Kelly and I feel very blessed to have been able to go on this trip. It took a lot of saving and planning and work, both before and after. But more than once we mentioned to each other that it is possible to have too much of a good thing.
Seeing new places and exploring each one is exciting, until you deboard on eight locations in less than ten days. Each place held unique splendor, history, culture, and flavor to take in – so much, that our senses went on overload. It was always a mad rush to get off the ship, see as much as we could, and get back before they left us behind. Kelly and I began to look forward to our seven days at sea to savor and review what we had experienced and just relax a while.
But seven days at sea is a very long time. At first it was marvelous to take dance lessons, lay in the sun, play tennis on the top deck, watch movies, meet new people, eat yummy food, see a new show or movie at night, or go dancing. However, we noticed that the longer we spent at sea, the crankier people got with the staff and each other. It got tiring to have the same conversation with someone new at every meal: “So, where are you from? How many cruises have you been on? Do you have children and grandkids?”
The service onboard the ship was beyond compare. I loved the break from cooking, housekeeping, and daily worries. However, when people began vomiting and having diarrhea after our stop at Casablanca, the staff had to take every precaution to keep the sickness from spreading. Everyone who had symptoms was under constant care; the rest of us were “served” to the max. We were no longer allowed to help ourselves at the buffet, or even get our own napkins and silverware. It gets tiresome when everything is done for you, especially when you can’t even salt and pepper your own food.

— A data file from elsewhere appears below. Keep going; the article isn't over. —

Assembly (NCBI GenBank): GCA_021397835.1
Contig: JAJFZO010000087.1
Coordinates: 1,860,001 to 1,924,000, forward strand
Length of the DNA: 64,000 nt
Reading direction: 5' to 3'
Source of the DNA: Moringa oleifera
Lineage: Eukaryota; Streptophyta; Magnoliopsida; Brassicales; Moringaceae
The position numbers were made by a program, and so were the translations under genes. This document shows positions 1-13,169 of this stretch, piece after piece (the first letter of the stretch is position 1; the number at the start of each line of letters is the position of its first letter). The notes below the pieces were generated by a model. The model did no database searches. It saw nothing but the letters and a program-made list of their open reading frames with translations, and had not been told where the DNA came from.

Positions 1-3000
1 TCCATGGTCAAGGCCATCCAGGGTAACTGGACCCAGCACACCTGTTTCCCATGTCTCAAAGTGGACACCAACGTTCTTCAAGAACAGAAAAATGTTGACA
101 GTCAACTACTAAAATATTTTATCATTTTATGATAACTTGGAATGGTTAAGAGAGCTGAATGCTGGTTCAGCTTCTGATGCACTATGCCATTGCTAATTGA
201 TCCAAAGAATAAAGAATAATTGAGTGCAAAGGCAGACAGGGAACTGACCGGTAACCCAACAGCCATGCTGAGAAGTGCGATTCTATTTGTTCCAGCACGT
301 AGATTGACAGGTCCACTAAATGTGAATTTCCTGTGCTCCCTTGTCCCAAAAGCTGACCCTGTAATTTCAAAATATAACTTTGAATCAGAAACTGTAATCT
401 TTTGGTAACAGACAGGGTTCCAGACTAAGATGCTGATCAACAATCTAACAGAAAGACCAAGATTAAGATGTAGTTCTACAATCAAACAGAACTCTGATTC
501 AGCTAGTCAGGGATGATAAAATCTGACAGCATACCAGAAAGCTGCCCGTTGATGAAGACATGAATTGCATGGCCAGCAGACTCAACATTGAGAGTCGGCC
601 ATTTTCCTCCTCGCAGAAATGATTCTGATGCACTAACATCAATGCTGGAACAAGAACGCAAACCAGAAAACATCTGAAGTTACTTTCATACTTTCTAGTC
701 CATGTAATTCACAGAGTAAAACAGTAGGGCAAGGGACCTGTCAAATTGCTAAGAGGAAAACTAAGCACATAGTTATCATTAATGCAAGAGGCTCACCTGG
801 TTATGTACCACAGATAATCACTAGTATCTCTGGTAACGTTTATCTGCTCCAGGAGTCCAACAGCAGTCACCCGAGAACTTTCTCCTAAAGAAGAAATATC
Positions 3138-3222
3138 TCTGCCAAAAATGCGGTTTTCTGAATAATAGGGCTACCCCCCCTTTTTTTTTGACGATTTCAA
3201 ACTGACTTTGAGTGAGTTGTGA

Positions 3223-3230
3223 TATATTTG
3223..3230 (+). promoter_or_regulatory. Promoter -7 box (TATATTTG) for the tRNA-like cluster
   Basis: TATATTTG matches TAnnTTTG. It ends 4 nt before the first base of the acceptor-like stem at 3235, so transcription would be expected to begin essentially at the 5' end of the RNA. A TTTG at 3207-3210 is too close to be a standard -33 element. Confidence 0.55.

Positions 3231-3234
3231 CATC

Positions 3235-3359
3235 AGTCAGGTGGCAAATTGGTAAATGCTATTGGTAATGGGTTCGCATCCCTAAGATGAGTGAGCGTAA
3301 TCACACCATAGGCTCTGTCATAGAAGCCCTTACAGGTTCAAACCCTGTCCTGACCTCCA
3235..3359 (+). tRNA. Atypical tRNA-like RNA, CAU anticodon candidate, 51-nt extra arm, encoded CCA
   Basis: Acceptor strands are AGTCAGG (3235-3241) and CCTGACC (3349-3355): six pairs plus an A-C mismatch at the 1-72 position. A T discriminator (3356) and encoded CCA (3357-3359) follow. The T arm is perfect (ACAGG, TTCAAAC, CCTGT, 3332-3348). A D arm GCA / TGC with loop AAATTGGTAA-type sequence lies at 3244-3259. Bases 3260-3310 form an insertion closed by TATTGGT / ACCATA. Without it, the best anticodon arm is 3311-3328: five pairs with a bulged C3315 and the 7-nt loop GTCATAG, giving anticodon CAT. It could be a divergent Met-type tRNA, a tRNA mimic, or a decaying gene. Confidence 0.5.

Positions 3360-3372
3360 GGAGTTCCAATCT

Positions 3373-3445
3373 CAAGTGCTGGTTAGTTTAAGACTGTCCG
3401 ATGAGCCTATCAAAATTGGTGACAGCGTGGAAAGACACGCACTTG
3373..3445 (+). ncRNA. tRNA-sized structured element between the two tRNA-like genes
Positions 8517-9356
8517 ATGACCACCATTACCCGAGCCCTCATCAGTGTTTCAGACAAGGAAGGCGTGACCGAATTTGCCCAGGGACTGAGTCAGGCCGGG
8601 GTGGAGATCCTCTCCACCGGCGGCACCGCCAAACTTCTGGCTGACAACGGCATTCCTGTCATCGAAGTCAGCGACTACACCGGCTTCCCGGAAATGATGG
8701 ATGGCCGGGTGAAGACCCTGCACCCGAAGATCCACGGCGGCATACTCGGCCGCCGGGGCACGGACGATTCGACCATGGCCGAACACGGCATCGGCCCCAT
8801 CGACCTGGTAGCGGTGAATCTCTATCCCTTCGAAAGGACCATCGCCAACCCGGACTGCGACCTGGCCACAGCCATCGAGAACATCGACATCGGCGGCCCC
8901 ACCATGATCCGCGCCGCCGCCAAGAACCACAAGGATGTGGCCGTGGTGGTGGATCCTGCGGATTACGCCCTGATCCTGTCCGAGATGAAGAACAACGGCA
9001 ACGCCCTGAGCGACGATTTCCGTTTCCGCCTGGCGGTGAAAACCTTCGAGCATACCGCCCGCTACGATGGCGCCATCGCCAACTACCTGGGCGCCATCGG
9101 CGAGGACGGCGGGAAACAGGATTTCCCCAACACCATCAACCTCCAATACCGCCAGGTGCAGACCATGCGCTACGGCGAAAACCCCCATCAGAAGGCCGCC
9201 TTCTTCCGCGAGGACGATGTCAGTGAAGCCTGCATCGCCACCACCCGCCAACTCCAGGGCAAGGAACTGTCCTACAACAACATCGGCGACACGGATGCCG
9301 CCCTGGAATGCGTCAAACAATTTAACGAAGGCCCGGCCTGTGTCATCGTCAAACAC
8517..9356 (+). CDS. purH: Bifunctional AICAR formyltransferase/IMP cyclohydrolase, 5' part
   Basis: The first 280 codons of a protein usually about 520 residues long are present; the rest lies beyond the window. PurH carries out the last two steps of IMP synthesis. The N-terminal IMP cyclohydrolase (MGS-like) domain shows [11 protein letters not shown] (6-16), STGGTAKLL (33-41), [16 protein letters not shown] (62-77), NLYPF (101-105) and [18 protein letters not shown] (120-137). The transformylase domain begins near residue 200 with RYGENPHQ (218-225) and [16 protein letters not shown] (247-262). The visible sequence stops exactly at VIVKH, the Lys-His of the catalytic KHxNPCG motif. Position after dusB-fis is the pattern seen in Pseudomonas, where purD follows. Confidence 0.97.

|tennis on the 18th level|
|movie on deck|
So in the end, even though the trip was a once in a lifetime opportunity, and we will relive the memories again and again, there’s still no place like home. God knows we need balance in our lives. He gives us both work and rest, abundance and hunger, new delights and old comforts, times to be served and times to serve. I’m more thankful for that balance than ever before.
We were both eager to get home and see our family, get back to work, eat simple food, and re-enter life with all its highs and lows. One of our favorite verses during the trip was Proverbs 30:7-9: “Two things I ask of you, Lord; do not refuse me before I die: Keep falsehood and lies far from me; give me neither poverty nor riches, but give me only my daily bread. Otherwise, I may have too much and disown you and say, ‘Who is the Lord?’ Or I may become poor and steal, and so dishonor the name of my God.”
Balance. We need it in finances, home life, food, physical activity, and just about everywhere. It keeps us humble enough to keep seeking the Lord, and grateful for all the blessings He gives us every day.